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more articles by Blake, Deidre , MD  |  author's bio

New Developments in Local Orthopedic Care

Special to the Journal by Deidre Blake, MD

 

Capabilities in local orthopedic care continue to expand with the availability of joint revision surgery. If you have had hip- or knee-replacement surgery and are wondering what is available to you should your artificial joint wear out, we now have the expertise locally to address this specific problem.

 

What causes knee replacements and hip replacements to fail?

Each patient’s case may be unique, but artificial joints are constructed from metal and plastic, and the activities that contributed to the deterioration of your knees or hips in the first place will also wear out your joint replacements. Repetitive wear over years is the main factor.  High-impact exercises that place excessive stress on your joints theoretically reduce the life expectancy of your joint replacements. Another factor in joint replacement and joint revision surgery is weight. Due to the current obesity epidemic in this county more people are carrying significant extra weight, which can lead to early wear.

 

For a variety of reasons, we are seeing more primary joint replacement surgery on younger patients than was true of previous generations. While it’s true that knee and hip replacements can last 15 to 20 years or longer in many people, others will require joint revision surgery much sooner. This means that if you had your first joint replacement surgery at 50 or 60 years of age, it’s very possible that you will require joint revision surgery in your early seventies.

 

How does joint revision surgery work?

When a failed primary joint replacement is removed during revision surgery, the surgeon often discovers that the patient has significant bone loss. Historically, this has been one of the biggest challenges of joint revision surgery because there is often insufficient bone on which to place the new hardware.

 

We are now using an innovative type of orthopedic hardware called a metaphyseal sleeve. This is a new implant that fits inside the tibial bone like an inner sleeve, allowing bone to grow directly into the sides of the implant, providing strong structural support. The surgeon first fills in bone defects with cement and bone grafts when necessary and then places the sleeve, providing a stable platform for the new hardware to sit on. We are having excellent success with metaphyseal sleeves in knee-revision surgery.

 

In hip-revision surgery, we are using new trabecular metal augments for the acetabulum, which is the socket in the pelvis that holds the head of the femur and forms the hip joint. This hardware effectively fills in bone defects and reconstructs the acetabulum with metal. Like the metaphyseal sleeve, the components of the acetabular implants are made of a special porous material that encourages the patient’s bones to grow into it, creating a very sound structural base for the new joint.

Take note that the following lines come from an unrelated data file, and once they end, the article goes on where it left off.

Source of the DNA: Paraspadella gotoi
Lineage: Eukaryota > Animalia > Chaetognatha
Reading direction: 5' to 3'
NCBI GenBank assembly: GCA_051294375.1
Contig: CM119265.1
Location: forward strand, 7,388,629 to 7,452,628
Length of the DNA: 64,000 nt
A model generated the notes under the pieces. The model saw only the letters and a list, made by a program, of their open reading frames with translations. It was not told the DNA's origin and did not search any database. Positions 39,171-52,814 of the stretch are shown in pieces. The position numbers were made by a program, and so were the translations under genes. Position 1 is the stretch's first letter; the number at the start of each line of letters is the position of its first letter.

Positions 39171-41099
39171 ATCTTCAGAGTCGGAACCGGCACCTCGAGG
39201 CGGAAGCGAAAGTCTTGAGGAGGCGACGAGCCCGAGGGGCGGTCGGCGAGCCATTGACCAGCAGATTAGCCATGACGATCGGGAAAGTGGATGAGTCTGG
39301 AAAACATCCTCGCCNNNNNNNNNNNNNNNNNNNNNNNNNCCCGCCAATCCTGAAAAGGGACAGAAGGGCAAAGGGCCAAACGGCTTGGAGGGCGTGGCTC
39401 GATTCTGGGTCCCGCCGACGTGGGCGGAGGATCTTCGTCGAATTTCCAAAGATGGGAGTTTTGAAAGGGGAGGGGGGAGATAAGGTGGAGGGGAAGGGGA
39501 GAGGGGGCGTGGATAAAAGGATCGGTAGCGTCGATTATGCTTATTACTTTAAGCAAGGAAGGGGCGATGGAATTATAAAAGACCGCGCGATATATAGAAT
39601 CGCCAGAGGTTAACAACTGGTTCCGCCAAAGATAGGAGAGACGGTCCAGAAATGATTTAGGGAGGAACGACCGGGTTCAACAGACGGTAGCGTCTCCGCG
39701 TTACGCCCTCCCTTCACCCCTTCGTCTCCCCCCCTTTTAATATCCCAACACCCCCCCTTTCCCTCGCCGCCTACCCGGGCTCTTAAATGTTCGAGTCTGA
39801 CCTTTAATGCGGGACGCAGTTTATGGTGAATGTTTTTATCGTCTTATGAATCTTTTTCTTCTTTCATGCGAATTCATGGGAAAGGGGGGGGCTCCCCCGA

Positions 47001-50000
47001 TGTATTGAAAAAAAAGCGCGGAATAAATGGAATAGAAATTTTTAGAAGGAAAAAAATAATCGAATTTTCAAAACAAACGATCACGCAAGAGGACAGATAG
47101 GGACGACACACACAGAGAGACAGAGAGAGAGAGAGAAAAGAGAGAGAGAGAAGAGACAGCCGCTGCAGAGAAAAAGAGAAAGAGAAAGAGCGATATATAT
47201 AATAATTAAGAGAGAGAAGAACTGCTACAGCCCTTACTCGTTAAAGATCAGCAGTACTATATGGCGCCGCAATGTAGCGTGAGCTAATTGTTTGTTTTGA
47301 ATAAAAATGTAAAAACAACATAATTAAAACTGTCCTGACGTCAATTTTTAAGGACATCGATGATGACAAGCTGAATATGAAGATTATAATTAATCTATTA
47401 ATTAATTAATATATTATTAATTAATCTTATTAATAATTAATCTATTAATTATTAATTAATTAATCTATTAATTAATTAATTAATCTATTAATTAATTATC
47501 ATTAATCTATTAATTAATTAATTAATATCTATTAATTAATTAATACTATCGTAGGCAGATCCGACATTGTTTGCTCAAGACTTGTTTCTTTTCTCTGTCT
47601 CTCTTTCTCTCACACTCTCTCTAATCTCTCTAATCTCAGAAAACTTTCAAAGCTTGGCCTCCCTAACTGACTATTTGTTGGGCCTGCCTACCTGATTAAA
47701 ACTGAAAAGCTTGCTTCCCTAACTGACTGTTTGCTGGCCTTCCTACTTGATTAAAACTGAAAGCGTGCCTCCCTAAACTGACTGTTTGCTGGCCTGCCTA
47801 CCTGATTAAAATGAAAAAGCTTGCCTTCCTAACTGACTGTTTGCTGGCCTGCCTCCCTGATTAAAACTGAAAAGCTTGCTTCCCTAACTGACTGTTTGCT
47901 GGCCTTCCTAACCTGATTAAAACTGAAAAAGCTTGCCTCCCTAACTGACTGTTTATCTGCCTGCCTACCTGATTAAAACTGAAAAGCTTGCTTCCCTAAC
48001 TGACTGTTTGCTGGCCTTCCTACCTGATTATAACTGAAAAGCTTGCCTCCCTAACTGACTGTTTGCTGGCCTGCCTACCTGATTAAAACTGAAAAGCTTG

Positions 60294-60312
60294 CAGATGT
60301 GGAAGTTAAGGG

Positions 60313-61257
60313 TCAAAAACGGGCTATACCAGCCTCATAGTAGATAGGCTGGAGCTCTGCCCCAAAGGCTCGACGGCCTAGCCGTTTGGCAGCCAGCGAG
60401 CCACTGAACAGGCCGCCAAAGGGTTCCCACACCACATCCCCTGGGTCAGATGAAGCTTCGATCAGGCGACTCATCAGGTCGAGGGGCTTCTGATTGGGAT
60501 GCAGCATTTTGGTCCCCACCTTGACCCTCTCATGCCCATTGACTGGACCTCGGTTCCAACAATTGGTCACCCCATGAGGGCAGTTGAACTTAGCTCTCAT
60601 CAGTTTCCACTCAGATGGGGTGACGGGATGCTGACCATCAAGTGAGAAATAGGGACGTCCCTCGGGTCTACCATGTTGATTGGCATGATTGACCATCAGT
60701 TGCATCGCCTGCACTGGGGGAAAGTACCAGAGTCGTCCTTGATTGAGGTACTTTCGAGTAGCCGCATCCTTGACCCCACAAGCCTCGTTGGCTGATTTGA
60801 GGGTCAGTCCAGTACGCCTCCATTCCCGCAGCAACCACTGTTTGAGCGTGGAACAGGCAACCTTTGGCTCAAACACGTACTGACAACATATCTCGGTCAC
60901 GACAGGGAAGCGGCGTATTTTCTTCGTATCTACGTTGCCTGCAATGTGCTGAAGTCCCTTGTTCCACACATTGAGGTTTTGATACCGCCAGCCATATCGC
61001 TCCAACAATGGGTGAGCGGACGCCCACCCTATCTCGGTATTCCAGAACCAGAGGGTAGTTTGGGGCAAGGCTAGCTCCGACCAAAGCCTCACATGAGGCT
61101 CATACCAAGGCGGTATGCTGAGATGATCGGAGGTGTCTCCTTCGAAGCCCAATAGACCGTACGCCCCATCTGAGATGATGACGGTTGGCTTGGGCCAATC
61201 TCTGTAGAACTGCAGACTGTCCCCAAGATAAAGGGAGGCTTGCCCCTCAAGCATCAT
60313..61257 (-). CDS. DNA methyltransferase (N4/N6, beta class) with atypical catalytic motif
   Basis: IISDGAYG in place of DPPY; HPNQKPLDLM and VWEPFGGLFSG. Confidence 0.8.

Are there other new advances we should know about?

Innovations in the field of orthopedic surgery are ongoing. We have new hardware materials using plastic, ceramic, and metal that last longer and wear more slowly. New gender-specific total knee replacement hardware is also available as an added option for more petite females with narrow femurs. In short, we now have several options to discuss with our patients, which helps us provide highly individualized care.

 

As an orthopedic surgeon with fellowship training in primary and revision joint replacement surgery, I am excited about the ongoing improvements and surgical options. We see patients ranging in age from their late forties to their late sixties. Some of these patients have had previous joint replacement surgery and for various reasons their joint replacements are failing. We can now help this population, as well as older joint-replacement patients, with joint revision surgery right here in our own community.

 

Dr. Deidre Blake is board-certified orthopedic surgeon who did her fellowship training in joint revision surgery at Weill Cornell’s Hospital for Special Surgery. She serves on the medical staffs of Cayuga Medical Center and Schuyler Hospital and can be reached at Orthopedic Services of CMA at (607) 272-7000.

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